June 23, 2006

JB–A Bio For All Seasons!

June 23rd, 2006

Sioux City Journal staff writer Bruce R. Miller notes that Frankie Valli may be the most recognizable member of The Four Seasons but “Jersey Boys” is hardly a one-man show. Set to a driving, infectious beat, the stage biography gives ample time to the group’s other members, weaving a tale that’s both cautionary and laudatory.

Tommy DeVito — not Valli — serves as the musical’s first narrator, detailing the journey that began under a lamppost and wound up in the Rock and Roll Hall of Fame. Miller says that Christian Hoff — as DeVito — is a great tour guide, willing to point out the good, the bad and the ugly of a shared career. He’s a born salesman, able to pitch undercoating to even the biggest skeptic. Once he hears Valli’s pure voice, he’s determined to build a group around it and climb the charts. Trios, though, are out; the British invasion is on its way. With the right material, DeVito figures, his new group can break through the clutter.

Director Des McAnuff doesn’t make any of it seem easy. But when he gives John Lloyd Young (as Valli) his first notes, the die is cast. “Jersey Boys” sings like no other.

Unlike other recent musician biographies, “Jersey Boys” offers plenty of twists, turns and surprises. It even includes actor Joe Pesci (no kidding) as a key player in the group’s success. Responsible for introducing De Vito, Valli, and Nick Massi (J. Robert Spencer) to Bob Gaudio (Daniel Reichard), the group’s eventual composer, he’s much-needed comic relief and a touchstone for those who can’t believe the serendipity that surrounds a quartet like this.

Using the Seasons’ songs as commentary, McAnuff is able to give those pop tunes new meaning — and dimension. “December 1963,” for example, underscores Gaudio’s indoctrination in the world of pop stars. “Can’t Take My Eyes Off You” becomes a lament for Valli, a nice guy torn between personal and professional obligations.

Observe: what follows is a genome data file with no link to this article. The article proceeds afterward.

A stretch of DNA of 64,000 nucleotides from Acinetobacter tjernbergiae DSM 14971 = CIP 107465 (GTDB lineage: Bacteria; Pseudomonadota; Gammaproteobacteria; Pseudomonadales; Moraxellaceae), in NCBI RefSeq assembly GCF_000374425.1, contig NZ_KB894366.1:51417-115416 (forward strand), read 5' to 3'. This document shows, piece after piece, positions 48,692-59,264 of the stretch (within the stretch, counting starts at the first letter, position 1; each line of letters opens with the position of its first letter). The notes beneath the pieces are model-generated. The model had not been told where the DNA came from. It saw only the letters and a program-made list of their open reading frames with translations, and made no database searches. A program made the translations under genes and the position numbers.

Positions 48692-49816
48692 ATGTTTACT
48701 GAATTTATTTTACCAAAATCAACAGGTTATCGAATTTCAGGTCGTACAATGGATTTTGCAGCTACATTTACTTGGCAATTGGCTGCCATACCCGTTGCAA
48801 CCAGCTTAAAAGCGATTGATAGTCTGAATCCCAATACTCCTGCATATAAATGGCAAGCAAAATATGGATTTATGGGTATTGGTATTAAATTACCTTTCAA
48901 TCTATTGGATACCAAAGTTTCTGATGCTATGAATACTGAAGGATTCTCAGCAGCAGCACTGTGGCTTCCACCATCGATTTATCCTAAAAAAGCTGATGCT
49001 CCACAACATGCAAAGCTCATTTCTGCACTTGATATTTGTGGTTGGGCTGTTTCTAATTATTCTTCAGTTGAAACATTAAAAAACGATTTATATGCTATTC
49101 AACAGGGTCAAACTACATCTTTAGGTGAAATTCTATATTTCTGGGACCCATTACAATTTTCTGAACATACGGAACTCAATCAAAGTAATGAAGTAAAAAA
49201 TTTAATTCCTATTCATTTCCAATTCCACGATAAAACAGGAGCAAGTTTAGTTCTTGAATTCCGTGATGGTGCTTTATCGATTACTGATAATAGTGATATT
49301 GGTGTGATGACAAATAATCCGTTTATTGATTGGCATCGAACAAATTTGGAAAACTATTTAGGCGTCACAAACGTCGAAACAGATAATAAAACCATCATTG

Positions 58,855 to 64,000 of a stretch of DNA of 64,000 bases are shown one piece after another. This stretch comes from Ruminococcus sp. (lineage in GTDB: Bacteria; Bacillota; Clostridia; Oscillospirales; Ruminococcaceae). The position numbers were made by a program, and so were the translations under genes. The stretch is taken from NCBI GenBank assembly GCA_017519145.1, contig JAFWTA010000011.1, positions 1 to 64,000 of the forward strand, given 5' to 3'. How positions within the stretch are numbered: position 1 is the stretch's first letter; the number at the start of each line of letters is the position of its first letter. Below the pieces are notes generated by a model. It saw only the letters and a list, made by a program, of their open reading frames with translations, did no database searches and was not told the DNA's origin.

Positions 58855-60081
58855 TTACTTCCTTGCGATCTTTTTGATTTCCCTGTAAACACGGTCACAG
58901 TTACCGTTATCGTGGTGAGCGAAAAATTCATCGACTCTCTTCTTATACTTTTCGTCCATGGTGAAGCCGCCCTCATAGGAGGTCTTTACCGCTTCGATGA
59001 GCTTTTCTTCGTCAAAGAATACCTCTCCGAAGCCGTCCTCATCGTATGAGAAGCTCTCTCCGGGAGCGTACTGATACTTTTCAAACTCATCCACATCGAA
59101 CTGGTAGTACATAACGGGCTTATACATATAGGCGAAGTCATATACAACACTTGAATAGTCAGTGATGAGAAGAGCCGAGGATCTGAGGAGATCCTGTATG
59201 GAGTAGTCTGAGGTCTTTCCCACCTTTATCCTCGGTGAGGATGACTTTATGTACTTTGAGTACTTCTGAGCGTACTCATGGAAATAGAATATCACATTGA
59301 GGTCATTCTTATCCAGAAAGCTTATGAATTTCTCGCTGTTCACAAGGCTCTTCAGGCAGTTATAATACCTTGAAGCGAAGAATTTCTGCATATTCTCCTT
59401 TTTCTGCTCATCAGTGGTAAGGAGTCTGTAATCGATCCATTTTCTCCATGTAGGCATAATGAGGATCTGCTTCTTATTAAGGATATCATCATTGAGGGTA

DeVito, though, provides the group’s biggest challenge. He’s a wild card, willing to play when he should be shuffling along with the rest. Hoff – who won a Tony for his work — straddles the saint/sinner worlds beautifully, giving the others plenty of motivation for their characters.

Young doesn’t get as many big scenes, but he’s blessed with that Frankie falsetto that’s a wonder to behold. When he hits the high notes, “Jersey Boys” does, too.

The show has many of the staging techniques McAnuff used in “Tommy” and lighting design that focuses attention with pinpoint precision.

The choreography is clever, too, and when McAnuff puts his actors’ backs to the audience, you know something is up. The ending explodes with excitement – and tears – suggesting this is exactly what music triumph must feel like.

Because “Jersey Boys” hits the perfect demographic (Baby Boomers willing to wrap themselves in nostalgia), it should be a huge hit on the road. “We put Jersey on the map,” DeVito says in the beginning. But “Jersey Boys” will keep it there. It’s the perfect stage biography – a “men for all seasons.”

1 Comment »

  1. Someone should email that critic and remind him that John Lloyd Young also won a Tony.

    Comment by JB FAN — June 23, 2006 @ 2:11 pm

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